In addition to specific, potentially serious infections, an infected pimple inside the nostril area may also pose extra danger because of the location of a pimple itself. Closely linked to the brain via nerves within the nose itself, it’s possible for the infection to travel directly from the infected nostril zit to the brain.
A rare condition known as cavernous sinus thrombosis is one of the infections that can occur within the nostril, as a result of an infected zit in the nose causing a blood clot to form in the big vein present at the base of the skull. This area is known as the cavernous sinus. It’s important to know the symptoms of this condition and to keep a close eye on you or your child should your zit in the nose become infected.
The treatment required for a zit in the nose may vary according to the cause, severity and otherwise care needed in each particular case. Because there can be many different causes of a zit, it’s important to consider what is the best fit for your particular situation, and what you need to do in order to reduce, remove or otherwise care for a zit in the nose.
For adults or teenagers suffering from overactive oil glands or acne, chronic or otherwise, the advice for treating and managing the care of pimples or zits within the nose will likely be exactly the same as pimples in other areas of the face or body. Though occasionally topical creams or oral medications will be suggested, often not touching, popping or otherwise messing with a spot allows it to run its course and heal itself.
For those who only experience the occasional zit, keeping an eye on a sudden pimple within the nose, especially if painful or uncomfortable, is important to ensure it is not infected. With home care and an amount of time, non-infected spots will reduce and eventually heal, though repeated zits in the same place may indicate the need to change a routine or pay closer attention to the cause, whether it’s due to irritation or otherwise.
For cases where a zit in the nose leads to an infection, the first course of action is to visit a doctor in order to establish the risk level and condition of our infection, and whether it has spread beyond your skin. A doctor will be able to prescribe antibiotics, either as oral medication or as creams or ointments, to manage and control the infection. It’s also important to maintain a good level of hygiene and cleanliness in the area.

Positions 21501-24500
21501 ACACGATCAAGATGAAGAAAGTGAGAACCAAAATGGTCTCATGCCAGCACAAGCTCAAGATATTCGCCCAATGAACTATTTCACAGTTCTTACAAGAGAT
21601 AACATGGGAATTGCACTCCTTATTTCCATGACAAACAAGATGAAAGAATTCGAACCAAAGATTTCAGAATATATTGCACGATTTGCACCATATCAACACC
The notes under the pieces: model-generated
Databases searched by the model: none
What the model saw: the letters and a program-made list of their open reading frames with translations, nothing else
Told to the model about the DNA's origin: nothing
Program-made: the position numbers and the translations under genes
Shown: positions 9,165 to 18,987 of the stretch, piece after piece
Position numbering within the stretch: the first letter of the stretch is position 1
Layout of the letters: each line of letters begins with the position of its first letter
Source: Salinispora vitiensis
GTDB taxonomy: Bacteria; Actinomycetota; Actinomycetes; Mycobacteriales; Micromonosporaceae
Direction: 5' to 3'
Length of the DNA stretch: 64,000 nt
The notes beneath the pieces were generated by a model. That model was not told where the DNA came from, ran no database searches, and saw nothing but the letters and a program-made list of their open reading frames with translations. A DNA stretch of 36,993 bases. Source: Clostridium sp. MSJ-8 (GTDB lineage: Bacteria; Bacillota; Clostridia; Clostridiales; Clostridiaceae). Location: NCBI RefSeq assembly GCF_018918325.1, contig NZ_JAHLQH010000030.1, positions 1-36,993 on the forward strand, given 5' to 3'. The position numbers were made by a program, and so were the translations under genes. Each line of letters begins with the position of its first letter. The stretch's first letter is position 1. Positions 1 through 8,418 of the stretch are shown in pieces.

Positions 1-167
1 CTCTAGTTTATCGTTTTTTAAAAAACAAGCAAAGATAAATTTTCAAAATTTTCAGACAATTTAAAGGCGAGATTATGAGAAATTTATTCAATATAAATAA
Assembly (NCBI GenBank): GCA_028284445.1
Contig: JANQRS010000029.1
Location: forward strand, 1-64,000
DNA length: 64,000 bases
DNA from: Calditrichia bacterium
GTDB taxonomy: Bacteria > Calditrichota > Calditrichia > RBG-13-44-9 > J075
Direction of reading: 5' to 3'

For serious, life-threatening infections brought on by a zit in the nose, hospitalization and immediate care may be necessary, which can include surgery and drainage in order to relieve the area and reduce infection.
For painful or inflamed spots that do not require further treatment, home care can provide everything you need for relief and to treat the zit. Taking over-the-counter medications such as ibuprofen can reduce swelling, while a warm compress can reduce the pressure caused by an infected or sore pimple.
Popping a pimple is rarely recommended, as it can cause scarring and also give a variety of different infections an easy way to get into the skin through a small, open wound.
The primary way to prevent zits within the nose is to take better care with hygiene, for example never touching the inside of the nose with dirty hands, ensuring the area is kept clean and refraining from picking or scratching the inside of the nose.
Other habits, such as excessively blowing the nose or popping the ears by blowing, may lead to an increased chance of infection. General irritation on the inside of the nose can contribute towards the appearance and seriousness of pimples.
For those who keep getting zits in the nose on a chronic basis, a doctor or dermatologist will be able to advise you on the best way to reduce the likelihood of repeated pimples or infections occurring, which may include a hygiene routine.